Toggle Commented Mar 14, 2016 on Mad Max 2: The Arctic Warrior at Arctic Sea Ice
my CT-like calculation results for today (NH, SH, global) Sun 2016.1918 -12.6 12.840884 +33.7 2.222478 +21.1 15.063362 Mon 2016.1945 +10.9 12.851816 +43.4 2.265887 +54.3 15.117703 Tue 2016.1973 +9.0 12.860785 +93.0 2.358840 +101.9 15.219625 (All calculated from today's NSIDC sea ice concentration data and only occasionally differ more than a few k from the final values released by Cryosphere Today.) If correct, CT area will report a new maximum this Tuesday (and possibly on Monday, that is too close to tell).
Toggle Commented Mar 13, 2016 on Mad Max 2: The Arctic Warrior at Arctic Sea Ice
my CT-like calculation results for today (NH, SH, global) Wed 2016.1808 +8.0 12.731853 +50.7 2.010823 +58.8 14.742676 Thu 2016.1836 +23.8 12.755649 +62.0 2.072837 +85.8 14.828486 Fri 2016.1863 +20.2 12.775896 +64.5 2.137373 +84.8 14.913269 Sat 2016.1890 +77.8 12.853706 +51.4 2.188778 +129.2 15.042484 (All calculated from today's NSIDC sea ice concentration data and only occasionally differ more than a few k from the final values released by Cryosphere Today.) If correct, CT arae will report a new maximum this Saturday.
Toggle Commented Mar 10, 2016 on Mad Max 2: The Arctic Warrior at Arctic Sea Ice
my CT-like calculation results for today (NH, SH, global) 2016.1699 -22.3 12.692058 -6.2 1.808553 -28.5 14.500611 2016.1726 +54.7 12.746719 +48.1 1.856618 +102.7 14.603337 2016.1753 -21.3 12.725438 +37.0 1.893617 +15.7 14.619055 2016.1781 -2.0 12.723470 +66.5 1.960082 +64.5 14.683552 All calculated from today's NSIDC sea ice concentration data and only occasionally differ more than a few k from the final values released by Cryosphere Today. The freezing in the SH now well on its way, NH may linger a bit longer around its max, so the global minimum is not likely to change anymore anymore. These CT predictions will go into hibernation for now.
my CT-like calculation results for today (NH, SH, global) 2016.1671 -52.3 12.714314 +11.9 1.814750 -40.4 14.529064 2016.1699 -22.3 12.692058 -6.2 1.808553 -28.5 14.500611 2016.1726 +54.7 12.746719 +48.1 1.856618 +102.7 14.603337 2016.1753 -21.1 12.725594 +37.0 1.893617 +15.9 14.619211 All calculated from today's NSIDC sea ice concentration data and only occasionally differ more than a few k from the final values released by Cryosphere Today.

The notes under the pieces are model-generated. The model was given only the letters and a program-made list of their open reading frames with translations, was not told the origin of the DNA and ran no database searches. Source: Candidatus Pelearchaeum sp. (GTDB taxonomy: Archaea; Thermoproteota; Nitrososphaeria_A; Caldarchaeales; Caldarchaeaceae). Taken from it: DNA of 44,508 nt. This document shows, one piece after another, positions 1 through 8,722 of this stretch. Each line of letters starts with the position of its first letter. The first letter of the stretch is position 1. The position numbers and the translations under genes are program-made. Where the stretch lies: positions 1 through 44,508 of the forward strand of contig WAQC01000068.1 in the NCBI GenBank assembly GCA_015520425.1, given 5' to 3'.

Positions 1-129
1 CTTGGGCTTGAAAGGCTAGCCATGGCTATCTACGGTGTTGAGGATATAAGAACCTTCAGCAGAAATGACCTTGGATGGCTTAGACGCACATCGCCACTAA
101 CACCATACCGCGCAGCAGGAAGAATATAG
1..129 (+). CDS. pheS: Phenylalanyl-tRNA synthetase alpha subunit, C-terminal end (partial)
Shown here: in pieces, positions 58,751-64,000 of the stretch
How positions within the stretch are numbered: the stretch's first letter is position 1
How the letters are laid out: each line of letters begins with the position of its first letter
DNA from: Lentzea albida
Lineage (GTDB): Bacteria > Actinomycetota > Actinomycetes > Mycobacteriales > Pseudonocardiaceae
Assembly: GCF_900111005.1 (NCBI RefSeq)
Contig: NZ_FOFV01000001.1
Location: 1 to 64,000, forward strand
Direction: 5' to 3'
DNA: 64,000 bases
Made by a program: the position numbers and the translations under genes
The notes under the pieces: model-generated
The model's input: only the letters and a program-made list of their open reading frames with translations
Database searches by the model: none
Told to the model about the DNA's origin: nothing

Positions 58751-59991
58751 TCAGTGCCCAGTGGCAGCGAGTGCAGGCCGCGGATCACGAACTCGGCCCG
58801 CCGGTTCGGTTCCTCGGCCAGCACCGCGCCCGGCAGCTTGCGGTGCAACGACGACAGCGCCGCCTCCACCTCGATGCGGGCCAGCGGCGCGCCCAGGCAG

my CT-like calculation results for today (NH, SH, global) 2016.1671 +15.6 12.766578 +9.0 1.802850 +24.6 14.569428 2016.1699 -52.3 12.714314 +11.9 1.814750 -40.4 14.529064 2016.1726 -22.3 12.692058 -6.2 1.808553 -28.5 14.500611 2016.1753 +54.2 12.746250 +48.1 1.856618 +102.3 14.602868 All calculated from today's NSIDC sea ice concentration data and only occasionally differ more than a few k from the final values released by Cryosphere Today. The first column is wrong (not like CT), starting at 1st of March, which CT has given the same "date" as 29th of February (making it quite useless). I'll fix that one of these days.
my CT-like calculation results for today (NH, SH, global) 2016.1644 +9.7 12.750962 -5.7 1.793830 +4.0 14.544792 2016.1671 +15.6 12.766578 +9.0 1.802850 +24.6 14.569428 2016.1699 -52.3 12.714314 +11.9 1.814750 -40.4 14.529064 2016.1726 -22.5 12.691812 -6.2 1.808553 -28.7 14.500365 All calculated from today's NSIDC sea ice concentration data and only occasionally differ more than a few k from the final values released by Cryosphere Today. The first column is wrong (not like CT), starting at 1st of March, which CT has given the same "date" as 29th of February (making it quite useless). I'll fix that one of these days.
my CT-like calculation results for today (NH, SH, global) 2016.1616 -35.4 12.741300 +9.6 1.799485 -25.9 14.540785 2016.1644 +9.7 12.750962 -5.7 1.793830 +4.0 14.544792 2016.1671 +15.6 12.766578 +9.0 1.802850 +24.6 14.569428 2016.1699 -52.2 12.714382 +11.9 1.814750 -40.3 14.529132 All calculated from today's NSIDC sea ice concentration data and only occasionally differ more than a few k from the final values released by Cryosphere Today. I may also be wrong in the first column when CT reports the results for 29 Feb and later. I'll fix it some time if needed.
my CT-like calculation results for today (NH, SH, global) 2016.1589 -67.6 12.776749 -9.8 1.789907 -77.4 14.566656 2016.1616 -35.4 12.741300 +9.6 1.799485 -25.9 14.540785 2016.1644 +9.7 12.750962 -5.7 1.793830 +4.0 14.544792 2016.1671 +15.4 12.766372 +9.0 1.802850 +24.4 14.569222 All calculated from today's NSIDC sea ice concentration data and only occasionally differ more than a few k from the final values released by Cryosphere Today. I can also be wrong in the first column when CT reports the results for 29 Feb and later. I'll fix it some time if needed.